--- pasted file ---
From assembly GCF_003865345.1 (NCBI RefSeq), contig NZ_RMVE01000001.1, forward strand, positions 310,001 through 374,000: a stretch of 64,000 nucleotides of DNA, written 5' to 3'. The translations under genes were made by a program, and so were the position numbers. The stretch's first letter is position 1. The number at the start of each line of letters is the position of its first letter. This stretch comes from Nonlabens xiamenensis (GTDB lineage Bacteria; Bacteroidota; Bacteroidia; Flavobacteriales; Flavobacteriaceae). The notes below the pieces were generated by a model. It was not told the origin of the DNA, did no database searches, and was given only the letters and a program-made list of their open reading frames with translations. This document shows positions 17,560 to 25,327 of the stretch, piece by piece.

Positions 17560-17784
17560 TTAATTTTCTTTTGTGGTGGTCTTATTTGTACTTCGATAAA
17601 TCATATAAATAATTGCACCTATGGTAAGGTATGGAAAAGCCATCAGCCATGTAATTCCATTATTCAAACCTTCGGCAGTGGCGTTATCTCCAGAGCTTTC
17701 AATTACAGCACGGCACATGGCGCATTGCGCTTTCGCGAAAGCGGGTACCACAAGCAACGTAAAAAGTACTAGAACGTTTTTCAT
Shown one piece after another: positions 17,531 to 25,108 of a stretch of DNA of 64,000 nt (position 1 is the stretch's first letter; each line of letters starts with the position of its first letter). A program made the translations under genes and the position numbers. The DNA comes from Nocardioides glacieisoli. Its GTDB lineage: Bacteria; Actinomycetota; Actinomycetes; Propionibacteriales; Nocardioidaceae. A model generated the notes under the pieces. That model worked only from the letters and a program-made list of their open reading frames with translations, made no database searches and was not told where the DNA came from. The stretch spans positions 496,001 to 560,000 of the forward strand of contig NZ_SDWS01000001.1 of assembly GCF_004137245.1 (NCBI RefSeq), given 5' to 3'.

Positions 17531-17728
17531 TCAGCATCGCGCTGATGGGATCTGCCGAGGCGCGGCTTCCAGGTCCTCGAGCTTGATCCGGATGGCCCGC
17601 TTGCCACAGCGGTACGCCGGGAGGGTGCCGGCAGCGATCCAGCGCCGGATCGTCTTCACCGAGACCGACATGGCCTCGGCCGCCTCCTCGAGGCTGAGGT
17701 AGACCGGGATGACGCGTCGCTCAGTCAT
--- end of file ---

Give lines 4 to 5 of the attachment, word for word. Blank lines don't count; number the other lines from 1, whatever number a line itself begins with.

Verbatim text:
17601 TCATATAAATAATTGCACCTATGGTAAGGTATGGAAAAGCCATCAGCCATGTAATTCCATTATTCAAACCTTCGGCAGTGGCGTTATCTCCAGAGCTTTC
17701 AATTACAGCACGGCACATGGCGCATTGCGCTTTCGCGAAAGCGGGTACCACAAGCAACGTAAAAAGTACTAGAACGTTTTTCAT